Microsoft launched its IoT Central cloud service out of beta today. This news was part of a passel of announcements aimed at providing new functionality to developers using the company’s cloud services to build applications that tap into connected devices, data-intensive processing, and Java tools like Spring Boot.

IoT Central is a new service designed to make it easier for developers to build these applications without as much code as would be required to build such systems from scratch. Customers can use the service to create virtual representations of their physical devices and then collect data, change settings, generate analytics from device data, and more.

The idea is to give enterprises that need a little extra help getting off the ground a smooth onramp into managing IoT services. While managing connected devices is a natural task for cloud computing, building those services can be difficult. Microsoft’s offering could help coax enterprises into its cloud and then lead them to migrate more of their workloads to Azure in the future.

Microsoft also launched a new set of storage-optimized virtual machines that are powered by AMD’s Epyc processors. That’s part of the chipmaker’s return to the datacenter space as it competes with offerings from Intel, which previously had a dominant hold on the market.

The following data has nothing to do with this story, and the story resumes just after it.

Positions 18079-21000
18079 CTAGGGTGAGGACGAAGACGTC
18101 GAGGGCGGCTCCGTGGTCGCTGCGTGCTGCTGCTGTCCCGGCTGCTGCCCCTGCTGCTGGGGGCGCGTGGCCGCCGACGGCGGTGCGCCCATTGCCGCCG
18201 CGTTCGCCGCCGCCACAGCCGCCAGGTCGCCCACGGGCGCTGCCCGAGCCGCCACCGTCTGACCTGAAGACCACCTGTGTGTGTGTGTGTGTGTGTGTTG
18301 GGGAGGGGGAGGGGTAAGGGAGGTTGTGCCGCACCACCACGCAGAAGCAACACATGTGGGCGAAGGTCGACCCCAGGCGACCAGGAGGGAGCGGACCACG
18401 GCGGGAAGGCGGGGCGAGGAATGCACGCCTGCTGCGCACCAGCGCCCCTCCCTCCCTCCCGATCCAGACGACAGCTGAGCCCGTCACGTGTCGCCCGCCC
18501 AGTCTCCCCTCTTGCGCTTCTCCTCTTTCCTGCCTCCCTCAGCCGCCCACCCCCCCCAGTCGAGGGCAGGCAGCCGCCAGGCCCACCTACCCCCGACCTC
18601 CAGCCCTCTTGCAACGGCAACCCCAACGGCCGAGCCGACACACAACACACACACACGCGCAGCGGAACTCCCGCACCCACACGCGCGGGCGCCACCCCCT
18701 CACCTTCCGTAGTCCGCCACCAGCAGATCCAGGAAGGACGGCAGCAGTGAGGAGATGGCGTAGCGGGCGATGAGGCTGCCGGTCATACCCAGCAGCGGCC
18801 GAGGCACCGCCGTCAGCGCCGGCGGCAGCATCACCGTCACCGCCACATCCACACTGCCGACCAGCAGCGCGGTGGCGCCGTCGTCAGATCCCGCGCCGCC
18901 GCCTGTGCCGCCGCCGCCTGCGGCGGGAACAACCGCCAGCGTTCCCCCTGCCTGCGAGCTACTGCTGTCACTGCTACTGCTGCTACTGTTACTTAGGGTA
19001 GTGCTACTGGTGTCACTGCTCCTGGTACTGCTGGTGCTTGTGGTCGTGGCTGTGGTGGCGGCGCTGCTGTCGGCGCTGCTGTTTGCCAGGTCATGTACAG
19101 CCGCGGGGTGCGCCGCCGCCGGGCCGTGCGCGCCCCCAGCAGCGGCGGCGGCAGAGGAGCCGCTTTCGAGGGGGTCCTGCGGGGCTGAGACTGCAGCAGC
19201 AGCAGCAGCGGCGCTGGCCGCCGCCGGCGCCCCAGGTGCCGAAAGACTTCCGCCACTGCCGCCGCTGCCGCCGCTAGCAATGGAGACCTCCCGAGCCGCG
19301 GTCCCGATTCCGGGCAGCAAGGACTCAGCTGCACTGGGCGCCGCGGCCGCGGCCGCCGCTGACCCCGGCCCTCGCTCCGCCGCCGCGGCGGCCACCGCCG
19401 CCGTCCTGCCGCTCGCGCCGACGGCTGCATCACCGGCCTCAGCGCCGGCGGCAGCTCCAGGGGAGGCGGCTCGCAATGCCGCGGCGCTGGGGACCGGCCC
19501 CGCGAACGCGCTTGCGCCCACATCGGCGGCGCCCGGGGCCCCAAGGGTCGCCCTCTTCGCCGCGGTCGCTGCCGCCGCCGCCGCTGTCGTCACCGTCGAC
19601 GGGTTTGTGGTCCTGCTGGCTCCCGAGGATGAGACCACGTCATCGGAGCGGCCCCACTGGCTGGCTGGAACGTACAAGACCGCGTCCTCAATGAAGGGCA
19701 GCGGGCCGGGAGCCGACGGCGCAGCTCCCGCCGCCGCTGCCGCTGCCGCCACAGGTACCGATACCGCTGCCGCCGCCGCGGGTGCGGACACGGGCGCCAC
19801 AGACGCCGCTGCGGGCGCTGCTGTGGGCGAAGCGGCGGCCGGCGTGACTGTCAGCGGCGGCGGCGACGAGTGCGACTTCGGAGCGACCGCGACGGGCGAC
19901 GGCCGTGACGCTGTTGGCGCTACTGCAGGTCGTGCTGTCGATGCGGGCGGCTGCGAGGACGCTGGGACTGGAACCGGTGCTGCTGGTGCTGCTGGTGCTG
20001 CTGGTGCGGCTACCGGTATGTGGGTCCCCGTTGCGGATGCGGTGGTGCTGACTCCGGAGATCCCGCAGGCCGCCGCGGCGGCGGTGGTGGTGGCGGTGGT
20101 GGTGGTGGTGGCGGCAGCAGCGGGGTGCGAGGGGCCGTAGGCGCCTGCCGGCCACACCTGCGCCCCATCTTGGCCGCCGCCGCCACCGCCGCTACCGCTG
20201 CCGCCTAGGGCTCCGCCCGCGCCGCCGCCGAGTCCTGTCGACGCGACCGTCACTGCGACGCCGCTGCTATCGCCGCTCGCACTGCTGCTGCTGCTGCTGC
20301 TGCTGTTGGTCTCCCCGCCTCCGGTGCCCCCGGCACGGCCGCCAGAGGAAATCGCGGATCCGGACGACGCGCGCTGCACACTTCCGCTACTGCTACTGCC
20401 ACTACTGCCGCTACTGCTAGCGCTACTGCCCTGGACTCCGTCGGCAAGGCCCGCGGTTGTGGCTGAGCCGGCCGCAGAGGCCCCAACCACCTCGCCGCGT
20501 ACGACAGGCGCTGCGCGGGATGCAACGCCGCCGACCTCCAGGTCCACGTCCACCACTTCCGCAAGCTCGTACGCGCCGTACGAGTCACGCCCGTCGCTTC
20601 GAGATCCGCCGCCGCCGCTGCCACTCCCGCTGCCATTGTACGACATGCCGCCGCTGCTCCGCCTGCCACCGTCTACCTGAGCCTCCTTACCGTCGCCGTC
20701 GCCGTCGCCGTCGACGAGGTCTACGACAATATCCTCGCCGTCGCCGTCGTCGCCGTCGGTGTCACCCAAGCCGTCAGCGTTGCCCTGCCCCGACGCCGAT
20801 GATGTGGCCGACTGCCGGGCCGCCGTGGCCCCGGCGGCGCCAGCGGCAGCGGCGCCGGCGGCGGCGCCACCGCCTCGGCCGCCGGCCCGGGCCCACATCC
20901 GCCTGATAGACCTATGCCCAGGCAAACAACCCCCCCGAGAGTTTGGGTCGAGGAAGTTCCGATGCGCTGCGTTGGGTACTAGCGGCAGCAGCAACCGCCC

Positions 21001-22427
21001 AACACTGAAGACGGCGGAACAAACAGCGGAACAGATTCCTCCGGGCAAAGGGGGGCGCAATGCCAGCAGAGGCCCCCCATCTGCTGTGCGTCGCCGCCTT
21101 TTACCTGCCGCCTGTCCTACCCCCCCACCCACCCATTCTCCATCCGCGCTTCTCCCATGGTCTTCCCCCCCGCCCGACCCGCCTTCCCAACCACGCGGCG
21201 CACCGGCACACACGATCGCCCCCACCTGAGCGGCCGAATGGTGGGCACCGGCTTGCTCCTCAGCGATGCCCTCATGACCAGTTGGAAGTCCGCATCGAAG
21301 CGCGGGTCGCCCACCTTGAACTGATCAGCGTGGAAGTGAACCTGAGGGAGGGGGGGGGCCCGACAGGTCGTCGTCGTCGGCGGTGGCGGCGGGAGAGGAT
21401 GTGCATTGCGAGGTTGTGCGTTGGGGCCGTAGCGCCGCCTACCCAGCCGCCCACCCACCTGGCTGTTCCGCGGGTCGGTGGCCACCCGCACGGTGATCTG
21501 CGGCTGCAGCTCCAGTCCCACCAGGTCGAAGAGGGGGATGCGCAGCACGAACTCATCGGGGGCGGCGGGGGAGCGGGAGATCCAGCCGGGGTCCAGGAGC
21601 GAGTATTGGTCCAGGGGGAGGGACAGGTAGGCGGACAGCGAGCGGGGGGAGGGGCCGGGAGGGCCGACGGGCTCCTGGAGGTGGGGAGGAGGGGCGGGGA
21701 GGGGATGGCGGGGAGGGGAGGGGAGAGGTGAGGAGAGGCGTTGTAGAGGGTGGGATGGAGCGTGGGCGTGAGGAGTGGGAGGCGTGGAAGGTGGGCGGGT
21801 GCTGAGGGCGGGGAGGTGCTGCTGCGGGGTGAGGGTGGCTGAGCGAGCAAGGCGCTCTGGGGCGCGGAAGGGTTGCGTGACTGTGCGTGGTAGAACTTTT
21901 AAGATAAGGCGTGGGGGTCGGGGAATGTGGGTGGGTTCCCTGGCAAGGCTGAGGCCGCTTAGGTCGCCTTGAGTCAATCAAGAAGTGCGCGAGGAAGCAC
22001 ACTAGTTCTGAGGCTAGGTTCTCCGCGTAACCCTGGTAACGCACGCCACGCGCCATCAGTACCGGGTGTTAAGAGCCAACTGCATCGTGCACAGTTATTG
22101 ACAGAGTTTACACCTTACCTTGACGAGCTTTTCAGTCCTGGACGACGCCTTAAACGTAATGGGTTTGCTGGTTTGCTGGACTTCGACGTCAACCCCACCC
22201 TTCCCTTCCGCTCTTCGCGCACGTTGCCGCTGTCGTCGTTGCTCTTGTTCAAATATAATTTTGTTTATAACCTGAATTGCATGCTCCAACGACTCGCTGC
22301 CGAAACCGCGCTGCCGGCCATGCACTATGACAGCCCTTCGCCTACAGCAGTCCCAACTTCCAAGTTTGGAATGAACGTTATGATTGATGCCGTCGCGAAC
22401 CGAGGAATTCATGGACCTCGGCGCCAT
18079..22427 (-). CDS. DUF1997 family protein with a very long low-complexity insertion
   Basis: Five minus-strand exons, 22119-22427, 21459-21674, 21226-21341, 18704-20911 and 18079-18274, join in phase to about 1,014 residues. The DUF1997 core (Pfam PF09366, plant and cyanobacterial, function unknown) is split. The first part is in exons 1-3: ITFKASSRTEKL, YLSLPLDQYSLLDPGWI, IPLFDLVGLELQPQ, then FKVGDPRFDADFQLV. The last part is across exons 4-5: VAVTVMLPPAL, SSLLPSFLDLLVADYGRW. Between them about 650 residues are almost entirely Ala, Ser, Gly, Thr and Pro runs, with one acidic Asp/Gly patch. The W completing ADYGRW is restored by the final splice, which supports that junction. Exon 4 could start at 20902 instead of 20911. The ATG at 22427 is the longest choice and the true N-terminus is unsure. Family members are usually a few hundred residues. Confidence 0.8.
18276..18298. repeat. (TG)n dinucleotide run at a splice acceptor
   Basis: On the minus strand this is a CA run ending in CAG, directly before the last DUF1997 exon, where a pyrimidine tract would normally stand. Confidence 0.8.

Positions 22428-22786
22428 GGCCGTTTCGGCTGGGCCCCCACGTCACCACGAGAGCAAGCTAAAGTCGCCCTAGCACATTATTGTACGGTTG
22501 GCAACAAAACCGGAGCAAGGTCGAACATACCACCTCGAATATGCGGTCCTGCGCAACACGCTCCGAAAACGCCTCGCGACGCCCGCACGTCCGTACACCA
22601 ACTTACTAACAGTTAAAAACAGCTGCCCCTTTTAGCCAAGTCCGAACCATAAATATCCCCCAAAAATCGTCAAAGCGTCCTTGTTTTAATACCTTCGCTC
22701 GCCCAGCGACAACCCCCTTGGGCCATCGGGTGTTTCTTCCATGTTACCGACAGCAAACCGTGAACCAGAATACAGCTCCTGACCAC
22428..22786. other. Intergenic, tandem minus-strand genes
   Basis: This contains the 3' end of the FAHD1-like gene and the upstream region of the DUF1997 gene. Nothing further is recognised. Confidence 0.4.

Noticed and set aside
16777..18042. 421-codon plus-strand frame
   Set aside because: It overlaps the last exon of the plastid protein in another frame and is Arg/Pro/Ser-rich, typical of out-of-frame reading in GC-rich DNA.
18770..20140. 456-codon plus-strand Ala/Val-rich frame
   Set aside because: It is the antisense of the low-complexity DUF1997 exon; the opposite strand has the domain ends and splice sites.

The Lv2-series VMs are designed for workloads that require high-performance I/O operations and lots of storage, like MongoDB, Apache Cassandra, and Cloudera. The smallest instance comes with eight virtual CPUs, 64GiB of RAM (1GiB is roughly 1.074GB), and a single 1.9TB SSD. The highest-end instance comes with 64 vCPUs, 512GiB of RAM, and eight connected 1.9TB SSDs.

Right now, the new instances are available in private beta, with broader availability coming soon.

Java developers also got some love from the tech titan today, with the launch of several new capabilities for Azure and Microsoft’s developer tools.

The new Spring Boot Starters for Azure are designed to let developers import identity management functionality from Azure Active Directory, application secrets management from Azure Key Vault, and storage capabilities from Azure Storage. All of that functionality will be available through the Spring Initializr, Visual Studio Code, IntelliJ, Eclipse, and the cf command-line interface.

In addition to the Spring support, Microsoft also upgraded its Visual Studio Code text editor with the ability to remotely code in Java or other supported languages running inside Azure Functions, Microsoft’s event-driven compute service. That means it will be easier for developers to figure out what’s going wrong with a function that has been written and deployed in the cloud.

Visual Studio Code also gained an Azure Functions extension, making it easier for Java developers to write functions and then deploy them to Microsoft’s service using the cross-platform text editor.

This news comes roughly a week after Amazon Web Services announced AWS Cloud9, a web-based integrated development environment that can be used to debug functions running on Lambda, that cloud provider’s functions-as-a-service offering.